How long have you been working in the whisky industry?
I started working with Balcones just over four years ago, but I’ve been involved with the whisky industry in some form since 2008.
What has been your biggest career highlight to date?
The recent opening of our new distillery really does surpass all previous highlights in my whisky career. I remember stepping foot in that building, exactly five years ago last week and imagining how amazing it would be one day, and much to my surprise, it turned out even better than I could have possibly visualized. It is incredibly rewarding to see what some people very close to me have accomplished, and to be a part of it. It’s almost as if the dream is over, and now we get to wake up and live it.
If I had to pick something slightly more personal and amusing, another big highlight was discovering that one of my biggest musical influences growing up is a fan of Balcones. Thanks to that, he’s now an acquaintance of mine. It’s amazing the kind of opportunities this business affords you!
Can you remember your first dram, and indeed what it was?
I’m going to assume that by “dram” we’re referring to the first glass of whisky I truly enjoyed. For me that would be Woodford Reserve. I had been dabbling in some fairly common blended scotch but never found anything that really piqued my senses. Then along came a friend with a bottle of Kentucky bourbon. I had tried bourbon before, but nothing I would admit to today. One sip and I was hooked, I was now a diehard bourbon drinker. This eventually led to me attending the Woodford Reserve Bourbon Academy at the distillery, where a week in Kentucky opened me up to many new whiskies I had never even heard of. It was all downhill from there and I spent many hours and even days feeling the effects of the whisky bug, chasing down rare, old and allocated bottles.
What does whisky mean to you?
Whisky means a lot of things to me. For one, it’s an artisanal product, the culmination of efforts by a group of people to create something that delights us. There’s something special about that because it takes a lot of time to make something worthwhile, and I can’t help but respect that kind of patience.
Whisky of course is my job, but it’s not just about being my livelihood. Rather, it’s more about being involved in something I truly believe in, and getting to interact with that product and the people that make it almost every day. To us, whisky is a way of life, one that we are immensely grateful for.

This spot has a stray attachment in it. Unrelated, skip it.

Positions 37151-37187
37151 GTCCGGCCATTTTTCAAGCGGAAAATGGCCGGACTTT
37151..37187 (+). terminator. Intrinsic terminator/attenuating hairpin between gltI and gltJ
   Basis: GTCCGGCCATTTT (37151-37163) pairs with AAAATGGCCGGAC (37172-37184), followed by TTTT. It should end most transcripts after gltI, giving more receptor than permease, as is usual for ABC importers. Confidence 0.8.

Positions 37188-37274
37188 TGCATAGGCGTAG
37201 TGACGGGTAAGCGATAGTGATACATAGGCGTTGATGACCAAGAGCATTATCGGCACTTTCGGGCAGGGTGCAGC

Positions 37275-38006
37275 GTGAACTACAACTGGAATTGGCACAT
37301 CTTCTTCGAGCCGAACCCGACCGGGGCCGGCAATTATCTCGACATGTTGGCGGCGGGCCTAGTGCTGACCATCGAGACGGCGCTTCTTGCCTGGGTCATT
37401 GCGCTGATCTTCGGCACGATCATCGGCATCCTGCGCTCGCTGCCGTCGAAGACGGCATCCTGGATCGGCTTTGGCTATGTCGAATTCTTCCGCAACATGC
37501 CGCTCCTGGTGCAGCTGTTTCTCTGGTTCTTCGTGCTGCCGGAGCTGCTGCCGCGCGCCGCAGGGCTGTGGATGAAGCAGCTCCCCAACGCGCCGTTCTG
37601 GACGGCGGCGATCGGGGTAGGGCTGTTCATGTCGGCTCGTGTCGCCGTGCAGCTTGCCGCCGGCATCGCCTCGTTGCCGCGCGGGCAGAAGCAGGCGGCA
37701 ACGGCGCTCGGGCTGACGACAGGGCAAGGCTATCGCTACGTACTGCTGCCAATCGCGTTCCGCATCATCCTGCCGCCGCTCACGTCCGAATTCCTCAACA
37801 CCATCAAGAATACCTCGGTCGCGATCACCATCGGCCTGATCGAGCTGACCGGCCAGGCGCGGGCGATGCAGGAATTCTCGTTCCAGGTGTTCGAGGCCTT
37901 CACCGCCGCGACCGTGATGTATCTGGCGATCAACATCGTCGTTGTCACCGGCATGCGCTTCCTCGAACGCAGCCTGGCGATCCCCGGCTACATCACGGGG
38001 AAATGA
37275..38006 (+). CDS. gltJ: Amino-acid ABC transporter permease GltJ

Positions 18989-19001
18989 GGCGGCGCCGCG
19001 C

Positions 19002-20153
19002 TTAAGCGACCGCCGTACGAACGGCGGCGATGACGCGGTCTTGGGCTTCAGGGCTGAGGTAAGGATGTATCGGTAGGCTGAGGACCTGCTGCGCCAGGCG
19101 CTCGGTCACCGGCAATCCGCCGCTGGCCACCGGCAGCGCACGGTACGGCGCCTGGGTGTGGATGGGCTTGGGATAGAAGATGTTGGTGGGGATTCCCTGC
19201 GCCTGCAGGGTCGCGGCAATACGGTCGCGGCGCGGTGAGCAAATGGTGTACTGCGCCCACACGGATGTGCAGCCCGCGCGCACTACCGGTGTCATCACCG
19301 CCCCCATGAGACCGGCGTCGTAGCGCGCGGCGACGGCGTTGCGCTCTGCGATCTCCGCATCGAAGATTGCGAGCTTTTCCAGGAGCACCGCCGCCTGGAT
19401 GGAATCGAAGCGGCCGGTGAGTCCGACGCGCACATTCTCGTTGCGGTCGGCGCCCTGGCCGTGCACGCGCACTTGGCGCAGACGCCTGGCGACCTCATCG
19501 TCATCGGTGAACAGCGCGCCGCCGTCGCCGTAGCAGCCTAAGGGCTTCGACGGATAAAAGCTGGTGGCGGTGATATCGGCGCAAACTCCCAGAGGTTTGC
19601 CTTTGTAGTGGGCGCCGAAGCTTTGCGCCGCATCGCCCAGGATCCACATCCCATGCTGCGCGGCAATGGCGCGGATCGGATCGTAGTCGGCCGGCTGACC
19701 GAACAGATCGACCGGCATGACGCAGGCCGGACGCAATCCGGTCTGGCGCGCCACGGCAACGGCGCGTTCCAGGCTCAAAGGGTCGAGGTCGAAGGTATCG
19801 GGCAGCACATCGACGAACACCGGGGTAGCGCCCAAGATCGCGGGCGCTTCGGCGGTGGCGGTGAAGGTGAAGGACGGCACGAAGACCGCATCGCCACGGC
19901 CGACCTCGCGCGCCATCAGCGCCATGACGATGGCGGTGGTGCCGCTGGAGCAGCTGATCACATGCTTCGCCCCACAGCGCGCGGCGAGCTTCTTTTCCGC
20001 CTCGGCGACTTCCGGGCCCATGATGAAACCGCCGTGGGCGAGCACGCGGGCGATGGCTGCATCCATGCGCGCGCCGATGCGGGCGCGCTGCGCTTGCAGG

Last but not least, like most people that drink whisky, it’s something that pleases my senses. I’ve always been big on food, which grew into a love for wine and beer, and whisky is like the pinnacle of manmade beverages. It’s an experience that can excite me much in the same was as music, which is another one of my passions.
Where would you like to see yourself in five years' time?
Japan, Australia, Germany… who knows. We get a lot of international interest in Balcones and I’d love to help grow our presence abroad. Of course we have lots of work to do in Texas first, never mind the rest of the country, but I really look forward to the day that I can start showing the rest of the world just how special what we do is.
What was your last dram?
One of our commemorative editions from the opening event we had two weeks ago, a cask strength version of Baby Blue. I was just at the distillery giving a tour and helped myself to a taste. Less than 500 bottles were made and were only sold exclusively at the distillery. It’s a curious approach we took with the whisky, which typically ages in small oak casks. This particular rendition went into 60-gallon American oak that had been refilled a few times already, so it allowed us to mature the spirit much longer and develop the grain flavour, while still maintaining the lighter wood profile of Baby Blue.
Do you have a favourite whisky and food pairing combination?
Food and whisky are tricky with me, I’m more likely to enjoy a beer or wine while eating. But, honestly, I don’t think there is a better pairing than a good whisky and chocolate. Lots to be said about how they complement and contrast each other.
What’s your favourite time and place to enjoy a dram?
Late night gatherings with my friends are my favourite time and place to have a whisky. It’s great fun to gather around a few special bottles of whisky and share something excellent together.
What do you think is going to be the next big thing on the whisky horizon?
I think this is good time for craft whisky to graduate and become a serious player in the industry. People are starting to care more and more about where what they consume comes from, and hyper local spirits will be a big extension of that foodie movement.
What’s the one dram you couldn’t live without?
Besides Balcones, right? For me that would be Four Roses Single Barrel. That is just such an immediately accessible but delicious whisky. I think I may have to grab one now…
Many thanks to Winston Edwards. Who will be our next Whisky Insider? Click back soon to find out!